This is different from Uber's current partnership with Volvo. That deal involves retrofitting Uber's technology to existing Volvo platforms. Under the Daimler deal, the German automaker would build and supply the vehicles to Uber, who would in turn introduce the autonomous vehicles to its fleet. In a statement on its blog, Uber CEO Travis Kalanick said, "We can't do it alone. Auto manufacturers like Daimler are crucial to our strategy because Uber has no experience making cars — and in fact, making cars is really hard." Sounds like the "frenemies" are on pretty good terms.
The move also follows Daimler's new corporate strategy, CASE. The acronym stands for "Connected", "Autonomous", "Shared & Services" and "Electric" and reveals the automaker's current driving focus. The partnership seems to be one of convenience and cost savings. Both want a fleet of autonomous ridesharing vehicles. By using existing networks, products, and expertise, the two companies can focus on bringing their product to the market.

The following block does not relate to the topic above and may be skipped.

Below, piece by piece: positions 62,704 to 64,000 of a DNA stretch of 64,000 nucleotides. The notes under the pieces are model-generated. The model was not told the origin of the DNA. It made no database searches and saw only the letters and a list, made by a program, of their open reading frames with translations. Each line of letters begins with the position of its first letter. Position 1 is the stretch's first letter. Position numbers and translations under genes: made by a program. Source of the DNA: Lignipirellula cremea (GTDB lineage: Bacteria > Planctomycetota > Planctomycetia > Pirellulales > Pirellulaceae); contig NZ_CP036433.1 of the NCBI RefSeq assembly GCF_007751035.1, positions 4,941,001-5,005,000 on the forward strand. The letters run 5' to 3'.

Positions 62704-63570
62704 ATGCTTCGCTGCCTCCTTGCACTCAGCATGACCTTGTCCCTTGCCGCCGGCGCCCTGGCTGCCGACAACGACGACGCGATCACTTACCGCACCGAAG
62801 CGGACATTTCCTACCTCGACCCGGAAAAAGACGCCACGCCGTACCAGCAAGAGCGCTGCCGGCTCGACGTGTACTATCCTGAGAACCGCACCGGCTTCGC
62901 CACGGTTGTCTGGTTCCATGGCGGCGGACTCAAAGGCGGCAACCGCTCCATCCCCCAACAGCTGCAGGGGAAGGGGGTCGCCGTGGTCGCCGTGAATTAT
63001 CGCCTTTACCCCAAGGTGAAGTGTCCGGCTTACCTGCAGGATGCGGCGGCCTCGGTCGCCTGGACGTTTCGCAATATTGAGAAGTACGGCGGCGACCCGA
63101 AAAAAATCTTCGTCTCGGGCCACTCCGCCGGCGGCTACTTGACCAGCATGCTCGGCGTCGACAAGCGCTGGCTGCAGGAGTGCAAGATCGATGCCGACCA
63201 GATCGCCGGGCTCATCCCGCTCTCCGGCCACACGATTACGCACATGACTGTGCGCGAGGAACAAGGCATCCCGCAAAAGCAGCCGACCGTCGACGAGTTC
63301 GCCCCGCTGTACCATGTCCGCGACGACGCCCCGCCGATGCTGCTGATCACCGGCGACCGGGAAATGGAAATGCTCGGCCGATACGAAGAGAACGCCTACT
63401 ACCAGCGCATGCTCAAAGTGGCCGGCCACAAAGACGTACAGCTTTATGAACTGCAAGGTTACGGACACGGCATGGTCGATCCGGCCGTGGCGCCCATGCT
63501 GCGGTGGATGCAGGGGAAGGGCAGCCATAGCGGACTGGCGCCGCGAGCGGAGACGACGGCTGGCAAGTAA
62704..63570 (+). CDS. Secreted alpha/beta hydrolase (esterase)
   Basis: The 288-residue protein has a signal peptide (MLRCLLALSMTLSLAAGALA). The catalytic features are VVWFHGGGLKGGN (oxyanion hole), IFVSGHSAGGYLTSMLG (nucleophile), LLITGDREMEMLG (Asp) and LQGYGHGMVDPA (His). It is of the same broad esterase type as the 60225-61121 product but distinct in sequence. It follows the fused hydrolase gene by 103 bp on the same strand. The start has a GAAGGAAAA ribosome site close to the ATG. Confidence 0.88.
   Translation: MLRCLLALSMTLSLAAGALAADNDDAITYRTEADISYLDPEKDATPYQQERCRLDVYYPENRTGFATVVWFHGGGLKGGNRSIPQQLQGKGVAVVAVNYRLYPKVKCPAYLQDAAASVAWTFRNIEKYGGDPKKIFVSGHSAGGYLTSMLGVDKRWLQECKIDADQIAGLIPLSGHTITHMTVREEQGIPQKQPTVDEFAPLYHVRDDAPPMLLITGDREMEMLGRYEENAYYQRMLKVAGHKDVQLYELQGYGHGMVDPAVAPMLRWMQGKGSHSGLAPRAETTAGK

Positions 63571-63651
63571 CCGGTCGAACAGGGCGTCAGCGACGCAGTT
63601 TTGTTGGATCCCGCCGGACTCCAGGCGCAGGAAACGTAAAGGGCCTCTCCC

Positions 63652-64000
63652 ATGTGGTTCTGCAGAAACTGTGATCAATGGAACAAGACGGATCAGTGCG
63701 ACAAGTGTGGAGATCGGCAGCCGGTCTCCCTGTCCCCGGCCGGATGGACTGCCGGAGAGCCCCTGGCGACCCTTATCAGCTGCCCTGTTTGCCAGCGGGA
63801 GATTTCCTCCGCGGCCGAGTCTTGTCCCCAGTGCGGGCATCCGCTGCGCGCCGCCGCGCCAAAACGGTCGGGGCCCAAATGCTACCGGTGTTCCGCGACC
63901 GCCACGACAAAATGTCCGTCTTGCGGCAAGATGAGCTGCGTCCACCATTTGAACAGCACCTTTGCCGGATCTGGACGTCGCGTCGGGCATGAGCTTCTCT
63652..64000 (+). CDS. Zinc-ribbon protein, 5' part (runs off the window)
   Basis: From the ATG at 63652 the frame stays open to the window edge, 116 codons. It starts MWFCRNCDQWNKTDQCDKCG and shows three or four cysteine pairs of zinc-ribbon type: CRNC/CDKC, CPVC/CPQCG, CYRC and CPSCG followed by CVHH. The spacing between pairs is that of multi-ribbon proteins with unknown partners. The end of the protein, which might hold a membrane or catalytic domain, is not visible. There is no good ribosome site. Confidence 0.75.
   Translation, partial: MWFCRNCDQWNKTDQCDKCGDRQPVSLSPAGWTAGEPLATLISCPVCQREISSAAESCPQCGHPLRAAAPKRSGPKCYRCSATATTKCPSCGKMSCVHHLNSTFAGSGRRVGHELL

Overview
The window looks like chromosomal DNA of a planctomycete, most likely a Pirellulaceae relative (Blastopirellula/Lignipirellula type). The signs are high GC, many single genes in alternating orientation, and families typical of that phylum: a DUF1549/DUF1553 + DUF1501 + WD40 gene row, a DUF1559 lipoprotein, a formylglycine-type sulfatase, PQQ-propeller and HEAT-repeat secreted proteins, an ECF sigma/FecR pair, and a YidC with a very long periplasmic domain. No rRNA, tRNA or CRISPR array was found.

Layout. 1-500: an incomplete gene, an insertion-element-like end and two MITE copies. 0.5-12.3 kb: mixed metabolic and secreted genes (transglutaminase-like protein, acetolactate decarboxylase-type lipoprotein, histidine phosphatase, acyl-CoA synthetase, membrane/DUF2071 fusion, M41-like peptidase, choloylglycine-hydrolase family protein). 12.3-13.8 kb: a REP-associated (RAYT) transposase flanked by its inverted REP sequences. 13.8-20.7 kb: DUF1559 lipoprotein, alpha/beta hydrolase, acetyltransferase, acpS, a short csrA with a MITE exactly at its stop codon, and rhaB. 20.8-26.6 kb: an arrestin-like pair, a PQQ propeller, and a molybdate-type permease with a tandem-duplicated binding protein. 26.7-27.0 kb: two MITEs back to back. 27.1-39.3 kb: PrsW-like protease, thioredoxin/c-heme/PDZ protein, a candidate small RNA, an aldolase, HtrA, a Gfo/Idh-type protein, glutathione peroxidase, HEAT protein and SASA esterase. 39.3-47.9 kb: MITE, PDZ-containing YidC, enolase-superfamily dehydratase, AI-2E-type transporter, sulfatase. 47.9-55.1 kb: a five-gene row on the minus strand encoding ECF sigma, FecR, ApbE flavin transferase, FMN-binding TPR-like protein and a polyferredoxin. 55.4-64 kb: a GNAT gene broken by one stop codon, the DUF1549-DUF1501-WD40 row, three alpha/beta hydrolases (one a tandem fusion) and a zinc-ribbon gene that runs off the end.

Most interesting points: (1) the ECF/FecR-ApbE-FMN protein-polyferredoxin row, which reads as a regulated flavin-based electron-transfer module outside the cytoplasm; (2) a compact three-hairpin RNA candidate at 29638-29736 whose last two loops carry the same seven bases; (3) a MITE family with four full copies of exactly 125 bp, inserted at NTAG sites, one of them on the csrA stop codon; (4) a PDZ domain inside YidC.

Shifting the development of vehicles to Daimler also saves Uber some of the headache involved with making the vehicles roadworthy. The disastrous effort in San Francisco ended just days after it began. Uber's fleet of Volvos was caught multiple times by multiple sources violating numerous traffic laws. The state of California revoked Uber's privileges and halted the program. As an automaker, Daimler has far more experience with developing, building, and testing automobiles.